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One of the strengths of instrumental music is its malleability. We hang a lot of baggage on vocals, not only are singers a commonly cited reason for a band not connecting with people, but the style of vocals, lyrical content and personality of a vocalist can serve as a shorthand for the music’s intended audience. Instrumental acts are harder to pin down, without a recognizable musical “face” they can adapt to fit into a wider range of contexts.

Mono are patently not a metal band. Even at its heaviest and most abrasive, their music draws more from the well of Sonic Youth than Slayer. Still, their sweeping sense of melody and deafening live performances (seriously, the climax of “Lost Snow” sounds like getting sucked into a jet engine) make them a compelling, if odd, fit for the heavy metal crowd. A decade back they toured with High On Fire and despite having little in common with Matt Pike & co the bill still made an intuitive kind of sense. They were two bands pushing their amps to the limits to make overwhelming, transportive music. All of the other baggage didn’t apply.

Of course not everyone “got it.” I remember one older New York metal dude getting real antsy during one of Mono’s softer tunes, complaining to everyone within earshot and decrying the band’s lack of metal cred after the set.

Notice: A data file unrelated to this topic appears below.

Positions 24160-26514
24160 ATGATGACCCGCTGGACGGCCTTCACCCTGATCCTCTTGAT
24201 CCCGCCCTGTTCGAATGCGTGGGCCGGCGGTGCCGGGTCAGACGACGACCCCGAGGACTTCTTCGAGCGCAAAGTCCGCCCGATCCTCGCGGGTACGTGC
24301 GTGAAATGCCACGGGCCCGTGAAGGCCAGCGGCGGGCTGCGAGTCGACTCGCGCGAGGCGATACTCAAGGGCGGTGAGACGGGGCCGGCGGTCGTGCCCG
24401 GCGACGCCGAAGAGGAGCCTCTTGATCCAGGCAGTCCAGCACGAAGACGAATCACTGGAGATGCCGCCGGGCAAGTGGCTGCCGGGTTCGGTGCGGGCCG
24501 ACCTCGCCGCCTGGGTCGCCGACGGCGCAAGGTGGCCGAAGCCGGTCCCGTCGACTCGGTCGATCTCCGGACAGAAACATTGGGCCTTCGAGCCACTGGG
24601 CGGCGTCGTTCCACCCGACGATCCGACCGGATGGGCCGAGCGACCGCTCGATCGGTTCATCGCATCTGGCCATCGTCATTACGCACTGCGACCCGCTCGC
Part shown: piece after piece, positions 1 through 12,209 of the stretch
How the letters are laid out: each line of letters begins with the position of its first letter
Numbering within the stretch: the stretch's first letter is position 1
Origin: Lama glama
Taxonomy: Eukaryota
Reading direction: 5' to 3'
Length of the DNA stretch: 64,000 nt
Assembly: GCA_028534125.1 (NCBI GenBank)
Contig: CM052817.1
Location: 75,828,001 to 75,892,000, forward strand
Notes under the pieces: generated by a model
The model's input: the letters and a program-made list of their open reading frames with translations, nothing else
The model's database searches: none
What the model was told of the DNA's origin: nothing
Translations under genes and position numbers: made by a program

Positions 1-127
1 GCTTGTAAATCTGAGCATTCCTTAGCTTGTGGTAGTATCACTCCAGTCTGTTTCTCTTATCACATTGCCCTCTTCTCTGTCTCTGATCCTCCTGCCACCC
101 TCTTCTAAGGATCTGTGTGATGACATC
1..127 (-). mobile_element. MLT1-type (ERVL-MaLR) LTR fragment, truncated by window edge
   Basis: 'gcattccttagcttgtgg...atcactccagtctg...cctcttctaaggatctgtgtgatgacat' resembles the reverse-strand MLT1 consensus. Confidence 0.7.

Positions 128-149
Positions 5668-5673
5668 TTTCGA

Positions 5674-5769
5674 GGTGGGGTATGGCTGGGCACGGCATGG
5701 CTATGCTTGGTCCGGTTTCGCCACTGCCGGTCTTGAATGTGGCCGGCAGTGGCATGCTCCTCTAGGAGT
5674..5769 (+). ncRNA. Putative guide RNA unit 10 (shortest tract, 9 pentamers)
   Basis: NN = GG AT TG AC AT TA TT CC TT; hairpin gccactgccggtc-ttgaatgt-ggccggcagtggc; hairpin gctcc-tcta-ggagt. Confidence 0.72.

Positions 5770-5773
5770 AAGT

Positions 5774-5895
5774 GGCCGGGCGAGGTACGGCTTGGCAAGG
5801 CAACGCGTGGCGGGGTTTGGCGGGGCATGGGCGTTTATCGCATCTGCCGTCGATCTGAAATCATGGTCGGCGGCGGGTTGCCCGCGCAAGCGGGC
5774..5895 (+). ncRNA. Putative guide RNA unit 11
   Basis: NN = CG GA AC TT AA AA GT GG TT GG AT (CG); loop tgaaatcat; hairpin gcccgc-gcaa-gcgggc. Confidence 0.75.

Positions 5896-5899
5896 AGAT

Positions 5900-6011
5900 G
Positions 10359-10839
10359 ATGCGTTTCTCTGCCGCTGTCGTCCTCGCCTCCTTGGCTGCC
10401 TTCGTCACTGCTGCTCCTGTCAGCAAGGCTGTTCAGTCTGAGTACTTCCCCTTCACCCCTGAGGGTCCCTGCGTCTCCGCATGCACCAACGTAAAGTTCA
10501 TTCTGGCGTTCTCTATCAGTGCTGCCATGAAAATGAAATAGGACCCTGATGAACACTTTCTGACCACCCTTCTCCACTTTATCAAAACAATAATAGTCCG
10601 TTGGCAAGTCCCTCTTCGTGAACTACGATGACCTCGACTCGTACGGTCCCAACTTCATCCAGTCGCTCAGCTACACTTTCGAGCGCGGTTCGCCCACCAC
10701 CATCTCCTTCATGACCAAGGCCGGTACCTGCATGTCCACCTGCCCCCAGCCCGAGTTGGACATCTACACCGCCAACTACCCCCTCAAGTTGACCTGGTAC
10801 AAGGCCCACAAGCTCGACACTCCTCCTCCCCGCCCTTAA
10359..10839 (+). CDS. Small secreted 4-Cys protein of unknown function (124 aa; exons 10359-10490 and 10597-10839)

To each their own. Part of me would love to hear what that guy thinks of Mono’s latest release. If “Ely’s Heartbeat” was a deep sigh, “Requiem For Hell” will make you hold your breath tight. The second half of the track, which was released yesterday with an accompanying music video, is a steady descent into dissonance and discomfort, all played at sky-high volumes. When I asked Takaakira Goto, who plays guitar in Mono, about the track he referenced Stravinsky’s “The Rite Of Spring” as a point of comparison. There’s certainly traces of that piece’s steady ritualistic rhythm. Each time the band pass through the main melody they pull further apart from each other, tearing the song’s harmony into shreds. “Requiem For Hell” might not have convinced Mr. Noow Yawk Metal Dude from before, but it would have been much harder to hear him kvetching over the screeching feedback. Like many instrumental bands, Mono are flexible, but on this song they force you to bend to them instead.

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